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Fun stuff you get to do as a nuclear engineer?

  1. Mar 25, 2007 #1

    Pythagorean

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    what kind of fund stuff do you get to do as a nuclear engineer?
     
    Last edited: Mar 25, 2007
  2. jcsd
  3. Mar 25, 2007 #2

    Danger

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    One of the first steps was learning to spell his name... :tongue:
     
  4. Mar 25, 2007 #3

    Pythagorean

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    doh! And I can't edit titles here can I?
     
  5. Mar 25, 2007 #4

    Doc Al

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    But I can... :wink:
     
  6. Mar 25, 2007 #5

    Pythagorean

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    thanx kindly, Doc.
     
  7. Mar 25, 2007 #6

    Danger

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  8. Mar 25, 2007 #7

    Pythagorean

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    I feel like we just had Astronuc's birthday party without him or something.
     
  9. Mar 25, 2007 #8

    Astronuc

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    :rofl: Mostly thermo-mechanical (numerical and highly non-linear) analysis of nuclear fuel under the normal steady-state and transient operating conditions, and not so normal conditions that hopefully will never happen except in special experiments. This requires the development of special models of the physical and mechanical properties of the materials of the fuel and its environment. Then one has to model the power/irradiation history with reasonable spatial resolution. We use special FEM and multiphysics models. We then simulate separate-effects and integrated experiments to verify and validate particular models and the integrated codes, and then we perform predictive analysis.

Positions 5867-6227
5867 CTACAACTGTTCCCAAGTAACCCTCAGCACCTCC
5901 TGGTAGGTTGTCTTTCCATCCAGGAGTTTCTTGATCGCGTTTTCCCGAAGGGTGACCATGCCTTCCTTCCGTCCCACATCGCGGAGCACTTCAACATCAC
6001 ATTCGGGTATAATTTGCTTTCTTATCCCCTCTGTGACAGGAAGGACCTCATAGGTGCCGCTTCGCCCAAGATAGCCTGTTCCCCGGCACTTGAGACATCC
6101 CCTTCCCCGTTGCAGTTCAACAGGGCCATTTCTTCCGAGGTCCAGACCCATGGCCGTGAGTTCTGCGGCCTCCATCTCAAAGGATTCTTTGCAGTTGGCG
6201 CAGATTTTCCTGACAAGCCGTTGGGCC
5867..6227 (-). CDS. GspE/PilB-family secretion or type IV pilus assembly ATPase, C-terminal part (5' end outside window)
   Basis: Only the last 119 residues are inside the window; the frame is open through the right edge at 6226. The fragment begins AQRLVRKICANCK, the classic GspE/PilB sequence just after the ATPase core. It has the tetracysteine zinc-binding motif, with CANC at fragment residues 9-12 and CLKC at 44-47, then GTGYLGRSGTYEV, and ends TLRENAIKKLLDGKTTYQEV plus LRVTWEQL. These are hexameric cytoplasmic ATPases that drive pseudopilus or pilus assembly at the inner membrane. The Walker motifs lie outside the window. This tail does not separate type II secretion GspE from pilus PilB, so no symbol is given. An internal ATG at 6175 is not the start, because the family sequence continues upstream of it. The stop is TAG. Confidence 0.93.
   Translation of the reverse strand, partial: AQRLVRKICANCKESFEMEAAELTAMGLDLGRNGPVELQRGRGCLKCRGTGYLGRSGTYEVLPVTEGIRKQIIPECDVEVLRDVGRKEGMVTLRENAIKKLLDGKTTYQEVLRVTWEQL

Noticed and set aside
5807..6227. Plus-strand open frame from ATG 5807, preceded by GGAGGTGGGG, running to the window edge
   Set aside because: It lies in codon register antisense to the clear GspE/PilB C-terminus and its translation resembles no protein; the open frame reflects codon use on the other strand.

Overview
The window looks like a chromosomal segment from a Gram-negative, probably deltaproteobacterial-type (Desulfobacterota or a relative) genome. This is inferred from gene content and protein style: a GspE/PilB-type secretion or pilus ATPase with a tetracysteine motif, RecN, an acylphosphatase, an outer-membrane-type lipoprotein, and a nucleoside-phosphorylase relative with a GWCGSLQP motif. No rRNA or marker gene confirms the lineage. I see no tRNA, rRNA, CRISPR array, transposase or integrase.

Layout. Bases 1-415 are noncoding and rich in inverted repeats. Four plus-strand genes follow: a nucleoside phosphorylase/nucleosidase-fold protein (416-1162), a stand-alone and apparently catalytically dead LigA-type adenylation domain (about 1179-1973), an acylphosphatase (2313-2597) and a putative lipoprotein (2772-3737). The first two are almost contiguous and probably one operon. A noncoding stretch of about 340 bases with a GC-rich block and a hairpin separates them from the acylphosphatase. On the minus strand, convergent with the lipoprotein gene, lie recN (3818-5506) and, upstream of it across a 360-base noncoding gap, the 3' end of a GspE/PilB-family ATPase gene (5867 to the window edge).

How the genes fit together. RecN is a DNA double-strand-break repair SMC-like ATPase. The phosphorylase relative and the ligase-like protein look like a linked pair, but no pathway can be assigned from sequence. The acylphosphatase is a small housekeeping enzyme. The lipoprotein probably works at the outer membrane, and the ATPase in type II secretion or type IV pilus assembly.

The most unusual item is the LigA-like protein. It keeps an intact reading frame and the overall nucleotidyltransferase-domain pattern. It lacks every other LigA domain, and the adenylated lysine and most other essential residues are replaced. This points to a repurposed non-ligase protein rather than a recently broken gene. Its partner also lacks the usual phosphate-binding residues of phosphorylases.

Similar work is done on core structures.

    Way back when, in grad school, I did things like core/reactor design studies.

    Then there are special areas in which I work, such as surveillance of fabrication processes and how they are applied to fuel and core components.

    Then there is the really unusual stuff (design and analyses) with exotic nuclear systems like spacecraft propulsion systems (which is not in high demand these days :frown: ).

    And various insundry.

    And participate in PF. :biggrin:
     
    Last edited: Mar 25, 2007
  10. Mar 25, 2007 #9
    He also does weddings and bar-mitzvahs.

    Ba-dump-tish.
     
  11. Mar 25, 2007 #10
    Whew! I thought something happened to him. Don't do that!
     
  12. Mar 25, 2007 #11

    Astronuc

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    :rofl: I thought something had happened to me too! :rofl: :biggrin:


    Actually, I enjoy what I do, especially since two friends recently hired on, and there are four of us from the same grad program at the company.


    I also do seminars and attend conferences. I used to travel to Europe twice a year and Japan/Asia at least once a year to give seminars on nuclear technology and related subjects. I hope to be doing more of that.

    I also participate in a number of engineering and technical societies related to materials, energy and nuclear technology.

    It keeps me busy.

    Oh, and I need to find my replacement.
     
    Last edited: Mar 25, 2007
  13. Mar 25, 2007 #12
    Hah, I was about to post a reply asking what you just answered- enjoyment. I am looking at school this fall and a physics career is one of my choices. The other being programming. Physics I think I would love... Programming I think I could handle.
     
  14. Mar 25, 2007 #13

    Pythagorean

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    Is this in any way related to chaos theory in plasmas? SOC systems and what not?
     
  15. Mar 25, 2007 #14

    Astronuc

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    Well, it's not plasma. We like to keep our fuel solid and dimensionally stable, but there is bounded chaos in the sense that it is stochastic. This is particularly challenging when trying to define the technical limit(s) of operating fuel and then operating as close to the technical limit without failing.

    I also get involved in why things fail when they were not expected to do so. So I have to know a little about methods of NDT and DT.

    Or do both. There is a lot of numerical analysis in physics and engineering now, because we can't possible do experiments on all conceivable combinations of variables. So we build numerical models based on what limited experiments we can do, and then we try to predict/forecast what happens in a given situation. It's very satisfying to do a prediction beforehand and then have an experiment or actual situation do pretty much what the simulation predicted. :cool:
     
  16. Mar 25, 2007 #15
    I like that! Now I actually have a direction to look into. :smile:
     
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